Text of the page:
I have a Davis boot that I have had years but only used it with the last abscess (he has had a couple!) after getting thoroughly fed up (and skint) with duct tape!
The Davis boot is great, once you get the hang of getting it on and off.

I used to use a rubble sack with gaffer tape that I must admit (being modest) was fantastic but gets expensive. Would be interested to see these shoes you have ordered.

We are barefoot by medical necessity and not exactly suited to it as we have such stoney ground. I looked into glue on a few years ago, it was the cost rather than the glue that I found to be the problem. They dont make them in Samsons size (9 inches) I found a couple of places in America that would make them to order, but time you have them made, shipped and fitted you are looking at 250 a pair!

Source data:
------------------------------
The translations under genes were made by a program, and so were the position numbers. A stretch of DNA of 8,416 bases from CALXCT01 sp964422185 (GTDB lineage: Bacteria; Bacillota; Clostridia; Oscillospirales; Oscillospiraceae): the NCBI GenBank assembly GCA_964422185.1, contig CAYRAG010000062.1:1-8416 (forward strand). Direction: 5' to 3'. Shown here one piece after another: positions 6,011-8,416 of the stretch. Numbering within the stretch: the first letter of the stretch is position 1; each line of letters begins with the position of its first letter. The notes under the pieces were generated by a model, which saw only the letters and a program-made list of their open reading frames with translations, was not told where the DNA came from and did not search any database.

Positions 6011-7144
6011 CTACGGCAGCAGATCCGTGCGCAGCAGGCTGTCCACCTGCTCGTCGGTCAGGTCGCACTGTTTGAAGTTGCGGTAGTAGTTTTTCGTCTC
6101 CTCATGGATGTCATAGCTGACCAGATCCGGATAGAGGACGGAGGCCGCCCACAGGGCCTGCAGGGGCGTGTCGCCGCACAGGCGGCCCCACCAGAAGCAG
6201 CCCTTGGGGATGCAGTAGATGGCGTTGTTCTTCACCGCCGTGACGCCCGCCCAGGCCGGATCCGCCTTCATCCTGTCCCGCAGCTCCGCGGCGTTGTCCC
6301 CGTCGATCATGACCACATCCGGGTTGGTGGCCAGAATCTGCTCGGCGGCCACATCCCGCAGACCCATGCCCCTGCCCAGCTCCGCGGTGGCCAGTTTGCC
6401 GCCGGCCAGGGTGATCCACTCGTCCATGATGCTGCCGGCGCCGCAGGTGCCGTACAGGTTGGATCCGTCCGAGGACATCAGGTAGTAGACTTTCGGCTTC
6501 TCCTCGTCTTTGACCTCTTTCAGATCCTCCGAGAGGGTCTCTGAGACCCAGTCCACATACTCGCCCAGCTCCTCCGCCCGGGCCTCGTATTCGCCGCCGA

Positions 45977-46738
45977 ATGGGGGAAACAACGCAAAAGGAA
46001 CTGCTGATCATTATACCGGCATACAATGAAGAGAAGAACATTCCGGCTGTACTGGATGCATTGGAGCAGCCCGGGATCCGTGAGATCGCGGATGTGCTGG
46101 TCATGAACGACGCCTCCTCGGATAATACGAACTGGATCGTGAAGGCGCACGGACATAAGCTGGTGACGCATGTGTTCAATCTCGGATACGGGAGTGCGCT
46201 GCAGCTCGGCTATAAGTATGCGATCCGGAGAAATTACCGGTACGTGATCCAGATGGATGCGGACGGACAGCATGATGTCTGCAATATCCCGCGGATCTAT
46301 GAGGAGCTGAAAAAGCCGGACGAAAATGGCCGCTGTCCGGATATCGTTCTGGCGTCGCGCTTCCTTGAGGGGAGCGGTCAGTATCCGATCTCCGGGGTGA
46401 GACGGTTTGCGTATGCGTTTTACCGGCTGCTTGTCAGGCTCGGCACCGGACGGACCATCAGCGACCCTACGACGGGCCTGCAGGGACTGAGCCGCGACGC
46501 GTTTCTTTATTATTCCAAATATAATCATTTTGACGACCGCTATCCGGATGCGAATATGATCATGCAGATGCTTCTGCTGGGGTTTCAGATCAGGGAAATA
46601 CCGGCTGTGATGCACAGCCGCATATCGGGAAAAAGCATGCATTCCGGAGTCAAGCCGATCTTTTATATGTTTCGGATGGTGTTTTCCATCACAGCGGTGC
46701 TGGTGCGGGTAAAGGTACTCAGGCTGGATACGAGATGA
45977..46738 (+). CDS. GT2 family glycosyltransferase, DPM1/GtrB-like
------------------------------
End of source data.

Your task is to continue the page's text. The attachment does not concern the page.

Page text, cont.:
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drew.h
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Joined: 12 Aug 2011
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Location: South Cumbria

PostPosted: Thu Nov 03, 2011 7:04 pm Reply with quoteBack to top

I tried a feed sack on Oliver, but his toe came through it. His toe has come through the duck tape over the last two days as well, even with nappy, puppy pad, vet wrap and 8 layers of tape, so lucky the eqwelli arrived.

I emailed a couple of the glue manufacturers to see if it would be good enough to glue the metal shoe back on, but both said the same thing, no the horse is to heavy even plastic and aluminium shoes wouldn't work. This was based on reports back from farriers.

Getting plastic shoes made in the UK shouldn't be a problem, just need to know what type of plastic is used and then search around an industry that uses it. I already know a gasket company that can mould bespoke gaskets, a horse shoe wouldn't be that far removed from some of their products, just the plastics they use may be to pliable.

The glue our farrier used to block up the split in the hoof only lasts about a fortnight. So it probably won't work.

The last two abscesses came from cracks, so I think I'll still get some glue in anyway, just to re-enforce any cracks as soon as I see them.